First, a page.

Pro Bono Interior Design: When to Say Yes

Opportunities for pro bono work may pop up during your design career and can be an amazing vehicle for growing your design business. There are many things to be considered when deciding whether your design firm is up to the task. Here are some guidelines to help you decide if you should say yay or nay to donating your time and talent.

Getting Exposure

If your design firm is a startup or you’re new to your community, pro bono work could be a great opportunity for you to introduce yourself and your company to the world. Conversely, if you’ve been in business for a while but are looking for a way to make a splash on the design scene, this is definitely a way to get the attention of potential clients. If you’re a personality that cringes at the thought of self promotion, doing pro bono work is an excellent way to get your name out, put your company out front and let someone else sing your praises.

When the Client Pool is Low

A perfect way to invest in your business when times are slow is through charitable giving. Since pro bono work shouldn’t take precedence over paying design clients, taking on pro bono projects when there’s a lull in business frees you from that worry. If design clients aren’t knocking down your door with projects, donating your services could keep you and your team busy in the mean time. ( Get more tips on how to handle slow times here.)

Charitable Contributions and Investing in Your Community

You’ve heard the old adage that it’s better to giver than to receive. Pro bono work is a perfect way to use you interior design skills to give to your local charity. Think of causes that have a need for interior design services. Charities that involve women and children, children with illness’ or disabilities are places you can begin in your search. You’ll realize that the possibilities to make use of your creative talent for a good cause are endless.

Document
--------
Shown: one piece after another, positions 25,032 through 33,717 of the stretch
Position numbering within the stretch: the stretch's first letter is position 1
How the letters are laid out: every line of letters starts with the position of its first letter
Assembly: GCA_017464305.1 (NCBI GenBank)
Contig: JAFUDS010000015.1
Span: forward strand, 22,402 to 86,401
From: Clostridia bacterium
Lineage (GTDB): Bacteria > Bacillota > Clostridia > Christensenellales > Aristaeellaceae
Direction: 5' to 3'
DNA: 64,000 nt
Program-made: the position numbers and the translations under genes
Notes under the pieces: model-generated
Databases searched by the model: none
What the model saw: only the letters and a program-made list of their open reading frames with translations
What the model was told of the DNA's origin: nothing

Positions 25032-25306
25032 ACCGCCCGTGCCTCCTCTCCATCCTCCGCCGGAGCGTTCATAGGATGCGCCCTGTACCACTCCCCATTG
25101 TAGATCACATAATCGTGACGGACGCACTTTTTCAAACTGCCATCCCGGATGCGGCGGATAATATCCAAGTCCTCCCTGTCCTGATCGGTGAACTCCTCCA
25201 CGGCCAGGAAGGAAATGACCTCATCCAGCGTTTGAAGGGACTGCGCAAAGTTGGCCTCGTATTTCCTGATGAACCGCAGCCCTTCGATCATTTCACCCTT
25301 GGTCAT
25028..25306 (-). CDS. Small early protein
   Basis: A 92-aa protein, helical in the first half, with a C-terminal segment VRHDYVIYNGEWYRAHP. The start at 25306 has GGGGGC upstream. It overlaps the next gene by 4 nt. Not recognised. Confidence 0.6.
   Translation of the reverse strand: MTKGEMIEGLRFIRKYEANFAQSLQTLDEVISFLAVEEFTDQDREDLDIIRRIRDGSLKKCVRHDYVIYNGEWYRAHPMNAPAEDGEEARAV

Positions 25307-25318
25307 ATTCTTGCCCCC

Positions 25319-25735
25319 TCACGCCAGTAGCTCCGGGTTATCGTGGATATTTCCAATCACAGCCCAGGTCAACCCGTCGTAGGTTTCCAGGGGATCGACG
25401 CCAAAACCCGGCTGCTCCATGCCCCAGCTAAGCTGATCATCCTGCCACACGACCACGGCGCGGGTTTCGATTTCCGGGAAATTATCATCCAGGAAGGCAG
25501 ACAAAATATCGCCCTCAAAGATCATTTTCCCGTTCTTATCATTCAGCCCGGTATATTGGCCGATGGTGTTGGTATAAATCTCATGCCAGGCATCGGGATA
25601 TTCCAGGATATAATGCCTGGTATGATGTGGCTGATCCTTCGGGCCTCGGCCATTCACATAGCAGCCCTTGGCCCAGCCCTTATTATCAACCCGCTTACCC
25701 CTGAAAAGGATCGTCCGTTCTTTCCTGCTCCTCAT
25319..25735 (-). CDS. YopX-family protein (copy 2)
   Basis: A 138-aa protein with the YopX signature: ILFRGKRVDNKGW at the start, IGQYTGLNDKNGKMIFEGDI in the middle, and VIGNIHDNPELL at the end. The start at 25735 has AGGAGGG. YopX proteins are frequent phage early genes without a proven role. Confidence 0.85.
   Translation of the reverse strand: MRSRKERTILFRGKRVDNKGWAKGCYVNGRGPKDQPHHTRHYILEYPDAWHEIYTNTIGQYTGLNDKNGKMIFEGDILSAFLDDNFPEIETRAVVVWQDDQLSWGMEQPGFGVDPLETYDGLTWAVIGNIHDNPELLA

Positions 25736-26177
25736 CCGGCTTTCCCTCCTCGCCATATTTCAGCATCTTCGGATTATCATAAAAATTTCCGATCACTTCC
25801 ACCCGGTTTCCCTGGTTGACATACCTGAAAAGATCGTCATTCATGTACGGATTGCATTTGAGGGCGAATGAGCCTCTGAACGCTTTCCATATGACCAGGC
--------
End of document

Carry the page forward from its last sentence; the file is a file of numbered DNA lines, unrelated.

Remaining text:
To Catch a Client

Working with arts companies, ballets and other local organizations on a pro bono basis is a great way to get your foot in the door and make way for the possibility of future paying interior design projects. These companies typically have budgets that make provisions for annual redesigns. If you’ve done pro bono work for them, you’re on their radar and they’re likely to call you back – with pay. This could also open new doors and provide great networking opportunities for you and your design team.

Portfolio Growth

One of the great things about taking any design job is its ability to expand your portfolio. When looking at taking on pro bono interior design projects, portfolio potential may be a factor that could make or break the deal for you. Consider whether the end product has the potential to be award-winning or if you could be working with a revolutionary product, concept or company. Answering yes to these questions could make the decision for you before much else is considered.

Once you’ve considered these factors and decided to accept the challenge, hammer out details between you and the client then put everything in writing. Below are some negotiable items to consider when putting together your contractual agreement.